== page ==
Pelvic Floor Physiotherapists see people with:

  • Urinary control issues such as stress leakage, i.e. leakage with physical stresses like cough, sneeze, run, jump, lift, bend etc.; and urge leakage, i.e. leakage with the urge to go, on the way to the toilet or at the cubicle trying to get your buttons and zip undone. Pelvic floor muscle exercises (PFME) and functional bracing and bladder retraining may be helpful
  • Voiding issues, i.e. difficulties with bladder emptying
  • Prolapse i.e. an issue with the pelvic tissues, where the support of the organs is not adequate enough to stop them bulging down into the vagina
  • Post natal bladder and bowel issues
  • Pre and post gynaecological surgery such as hysterectomy, vaginal repair, incontinence surgery
  • Pre and post prostate surgery
  • Bowel management strategies for constipation and straining, bowel urgency, decreased bowel and wind control
  • Bed wetting and day time wetting and bowel issues in children
  • Perineal pain conditions such as pudendal neuralgia; vulvodynia and vestibulodynia (pain in the vulva and entry area of the vagina); vulval dermatological conditions such as lichen sclerosus, dermatitis and eczema
  • Pelvic and abdominal pain associated irritable bowel syndrome, endometriosis and other conditions. Women can experience painful periods, pain with sex , pain with bowel opening and non-menstrual pelvic pain
  • Vaginismus: the inability to tolerate any form of vaginal penetration due to spasm or involuntary contraction of the muscles at the vaginal entry and the pelvic floor muscles due to fear of pain
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Qualifications and Training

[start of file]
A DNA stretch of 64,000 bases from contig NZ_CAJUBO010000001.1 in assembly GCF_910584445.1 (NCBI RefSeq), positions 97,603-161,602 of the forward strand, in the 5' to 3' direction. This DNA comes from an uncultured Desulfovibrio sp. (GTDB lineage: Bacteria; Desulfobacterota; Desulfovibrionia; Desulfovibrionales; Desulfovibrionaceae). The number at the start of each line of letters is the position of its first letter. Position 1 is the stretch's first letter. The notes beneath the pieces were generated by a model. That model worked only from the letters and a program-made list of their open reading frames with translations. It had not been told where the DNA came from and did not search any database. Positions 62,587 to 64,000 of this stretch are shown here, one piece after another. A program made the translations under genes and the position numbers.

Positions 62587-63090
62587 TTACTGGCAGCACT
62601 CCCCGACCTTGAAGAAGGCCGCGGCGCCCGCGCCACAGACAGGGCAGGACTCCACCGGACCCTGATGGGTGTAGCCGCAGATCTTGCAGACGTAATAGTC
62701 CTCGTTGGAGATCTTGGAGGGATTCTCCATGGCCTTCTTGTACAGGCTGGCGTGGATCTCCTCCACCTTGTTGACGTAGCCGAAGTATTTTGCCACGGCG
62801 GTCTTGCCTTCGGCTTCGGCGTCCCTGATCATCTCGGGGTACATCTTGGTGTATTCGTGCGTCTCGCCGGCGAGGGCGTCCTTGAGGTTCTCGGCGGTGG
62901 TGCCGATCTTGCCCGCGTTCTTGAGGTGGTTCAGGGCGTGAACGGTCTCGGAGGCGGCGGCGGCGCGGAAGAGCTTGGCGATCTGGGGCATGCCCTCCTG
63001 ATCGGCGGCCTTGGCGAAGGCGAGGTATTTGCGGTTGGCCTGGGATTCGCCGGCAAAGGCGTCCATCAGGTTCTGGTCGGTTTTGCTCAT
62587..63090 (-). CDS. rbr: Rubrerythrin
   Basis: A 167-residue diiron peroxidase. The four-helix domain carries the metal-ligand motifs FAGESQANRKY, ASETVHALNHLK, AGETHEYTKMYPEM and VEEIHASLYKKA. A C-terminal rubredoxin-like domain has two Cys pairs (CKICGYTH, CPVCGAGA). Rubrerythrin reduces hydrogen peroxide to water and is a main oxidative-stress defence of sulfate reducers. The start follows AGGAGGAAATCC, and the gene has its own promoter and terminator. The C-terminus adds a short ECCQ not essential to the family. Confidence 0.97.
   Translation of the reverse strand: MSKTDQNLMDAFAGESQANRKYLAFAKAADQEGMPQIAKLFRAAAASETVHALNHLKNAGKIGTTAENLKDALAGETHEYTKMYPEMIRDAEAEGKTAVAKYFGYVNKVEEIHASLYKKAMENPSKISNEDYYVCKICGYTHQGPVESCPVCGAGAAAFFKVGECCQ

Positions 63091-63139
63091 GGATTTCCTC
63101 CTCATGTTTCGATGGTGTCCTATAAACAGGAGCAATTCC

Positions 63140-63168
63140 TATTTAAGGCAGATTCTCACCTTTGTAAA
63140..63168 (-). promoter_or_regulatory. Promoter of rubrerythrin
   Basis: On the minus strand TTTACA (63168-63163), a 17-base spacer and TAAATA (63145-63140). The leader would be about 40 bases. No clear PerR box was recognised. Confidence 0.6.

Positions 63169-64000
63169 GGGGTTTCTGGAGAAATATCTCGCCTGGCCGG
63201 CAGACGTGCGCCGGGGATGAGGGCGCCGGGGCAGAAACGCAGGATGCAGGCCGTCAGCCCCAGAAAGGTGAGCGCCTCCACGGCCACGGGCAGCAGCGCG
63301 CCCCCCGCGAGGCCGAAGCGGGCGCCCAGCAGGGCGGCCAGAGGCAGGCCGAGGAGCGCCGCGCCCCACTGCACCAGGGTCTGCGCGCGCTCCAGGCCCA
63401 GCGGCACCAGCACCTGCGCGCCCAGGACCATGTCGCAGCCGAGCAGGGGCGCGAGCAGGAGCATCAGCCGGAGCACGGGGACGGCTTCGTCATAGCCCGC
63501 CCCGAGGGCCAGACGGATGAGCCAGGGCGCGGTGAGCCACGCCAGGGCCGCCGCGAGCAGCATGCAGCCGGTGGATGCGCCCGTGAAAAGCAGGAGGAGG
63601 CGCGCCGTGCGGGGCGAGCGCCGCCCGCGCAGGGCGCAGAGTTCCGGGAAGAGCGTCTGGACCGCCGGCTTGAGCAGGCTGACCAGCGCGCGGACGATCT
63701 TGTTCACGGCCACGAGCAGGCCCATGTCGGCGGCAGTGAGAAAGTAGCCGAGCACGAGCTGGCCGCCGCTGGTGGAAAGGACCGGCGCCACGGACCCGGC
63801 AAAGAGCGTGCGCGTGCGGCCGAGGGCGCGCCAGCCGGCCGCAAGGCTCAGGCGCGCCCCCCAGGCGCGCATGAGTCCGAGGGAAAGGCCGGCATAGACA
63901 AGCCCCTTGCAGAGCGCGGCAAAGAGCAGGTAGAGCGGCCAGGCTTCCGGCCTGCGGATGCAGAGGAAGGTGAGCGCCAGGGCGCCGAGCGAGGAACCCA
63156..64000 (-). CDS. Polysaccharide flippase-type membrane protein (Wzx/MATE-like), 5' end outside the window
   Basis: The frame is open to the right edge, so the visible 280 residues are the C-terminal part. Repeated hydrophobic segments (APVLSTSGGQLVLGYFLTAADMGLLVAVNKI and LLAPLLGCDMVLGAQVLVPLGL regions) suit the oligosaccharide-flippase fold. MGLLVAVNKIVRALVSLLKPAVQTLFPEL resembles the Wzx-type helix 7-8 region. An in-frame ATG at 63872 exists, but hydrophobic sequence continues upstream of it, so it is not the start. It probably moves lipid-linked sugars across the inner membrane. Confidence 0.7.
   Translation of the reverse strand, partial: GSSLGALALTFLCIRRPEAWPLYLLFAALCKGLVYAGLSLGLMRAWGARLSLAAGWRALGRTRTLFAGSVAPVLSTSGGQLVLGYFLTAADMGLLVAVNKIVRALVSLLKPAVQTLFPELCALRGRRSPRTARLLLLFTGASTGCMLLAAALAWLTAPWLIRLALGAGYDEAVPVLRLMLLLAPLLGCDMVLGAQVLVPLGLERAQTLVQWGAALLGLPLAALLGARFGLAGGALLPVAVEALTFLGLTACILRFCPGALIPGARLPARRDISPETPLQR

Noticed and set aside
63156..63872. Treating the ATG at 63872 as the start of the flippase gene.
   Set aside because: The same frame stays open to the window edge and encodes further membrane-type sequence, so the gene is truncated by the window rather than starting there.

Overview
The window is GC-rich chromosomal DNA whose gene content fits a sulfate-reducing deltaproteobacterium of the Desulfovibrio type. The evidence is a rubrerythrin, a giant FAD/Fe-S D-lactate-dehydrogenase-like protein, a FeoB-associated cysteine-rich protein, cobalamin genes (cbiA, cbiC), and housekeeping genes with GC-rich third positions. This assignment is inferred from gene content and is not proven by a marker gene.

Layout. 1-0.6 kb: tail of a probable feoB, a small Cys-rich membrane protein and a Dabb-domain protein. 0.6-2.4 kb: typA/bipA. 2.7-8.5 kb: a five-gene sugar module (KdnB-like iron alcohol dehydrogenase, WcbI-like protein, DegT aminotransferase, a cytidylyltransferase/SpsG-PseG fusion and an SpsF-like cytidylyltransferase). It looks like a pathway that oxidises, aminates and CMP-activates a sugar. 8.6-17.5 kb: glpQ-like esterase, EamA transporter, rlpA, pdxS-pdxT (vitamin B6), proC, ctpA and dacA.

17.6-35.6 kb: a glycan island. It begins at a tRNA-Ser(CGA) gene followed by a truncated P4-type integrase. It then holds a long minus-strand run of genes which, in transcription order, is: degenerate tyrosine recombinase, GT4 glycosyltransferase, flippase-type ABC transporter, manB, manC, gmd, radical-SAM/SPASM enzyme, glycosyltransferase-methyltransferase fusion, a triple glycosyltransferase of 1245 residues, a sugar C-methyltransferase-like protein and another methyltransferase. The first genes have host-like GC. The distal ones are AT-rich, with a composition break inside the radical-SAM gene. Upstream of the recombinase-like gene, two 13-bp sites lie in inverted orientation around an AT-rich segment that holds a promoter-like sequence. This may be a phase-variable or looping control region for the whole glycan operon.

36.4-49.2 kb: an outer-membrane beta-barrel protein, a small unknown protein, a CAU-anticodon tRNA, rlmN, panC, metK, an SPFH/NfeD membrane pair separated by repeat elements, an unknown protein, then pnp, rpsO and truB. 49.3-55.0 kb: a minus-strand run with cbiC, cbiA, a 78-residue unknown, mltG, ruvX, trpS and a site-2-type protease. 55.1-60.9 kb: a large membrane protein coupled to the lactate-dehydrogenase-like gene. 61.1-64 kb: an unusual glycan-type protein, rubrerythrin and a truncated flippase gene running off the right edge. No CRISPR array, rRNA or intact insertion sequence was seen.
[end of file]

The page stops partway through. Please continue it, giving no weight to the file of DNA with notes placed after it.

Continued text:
In Australia, Physiotherapists are government registered practitioners with AHPRA (Australian Health Practitioner Regulation Agency) and have completed four years of full time University training obtaining a Bachelor of Applied Science (Physiotherapy). Sherin Jarvis and Donna Namdaram our WHRIA Physiotherapists also have post-graduate qualifications in Continence & Pelvic Floor Dysfunction and Urodynamics.

Physiotherapists are primary health care practitioners and are trained to recognize conditions that may require medical referral.

What to expect on your first consultation

  • A thorough and detailed history will be taken including information about your symptoms; how much your symptoms affect your quality of life and what they stop you from being able to do; gynaecological, obstetric and surgical events; medications; fluid and caffeine intake; bowel habits; lifestyle factors which may be impacting on your symptoms eg heavy lifting, excessive squats and lunges at the gym; psycho-social stressors
  • Adults will have an internal pelvic floor muscle assessment performed, in men it will be a rectal examination, in women it is usually a vaginal examination and occasionally, depending on symptoms, a rectal examination may also be needed
  • Based on your symptoms and assessment findings you will treated appropriately and given a home programme
  • See our FORMS section on the bottom of this page if you would like to complete the Pelvic Floor Physiotherapy form and bring it to your appointment. For bladder and continence issues please complete the WHRIA Urge-relater Bladder Diary over two days and bring to your first appointment.

Do I need a referral to see a Pelvic Floor Physiotherapist?

No, you do not need a referral to make an appointment.

Medicare rebates are available if you are eligible for Chronic Disease Management (CDM) assistance. If you have been diagnosed with a chronic medical condition and require complex care your GP can provide you with a special referral form.

Physiotherapy treatment rebates are available through most private health insurance funds.

Further information

If you’d like more information you can view the health information fact sheets below or browse our Health Information page.

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Last updated: 15 March 2023

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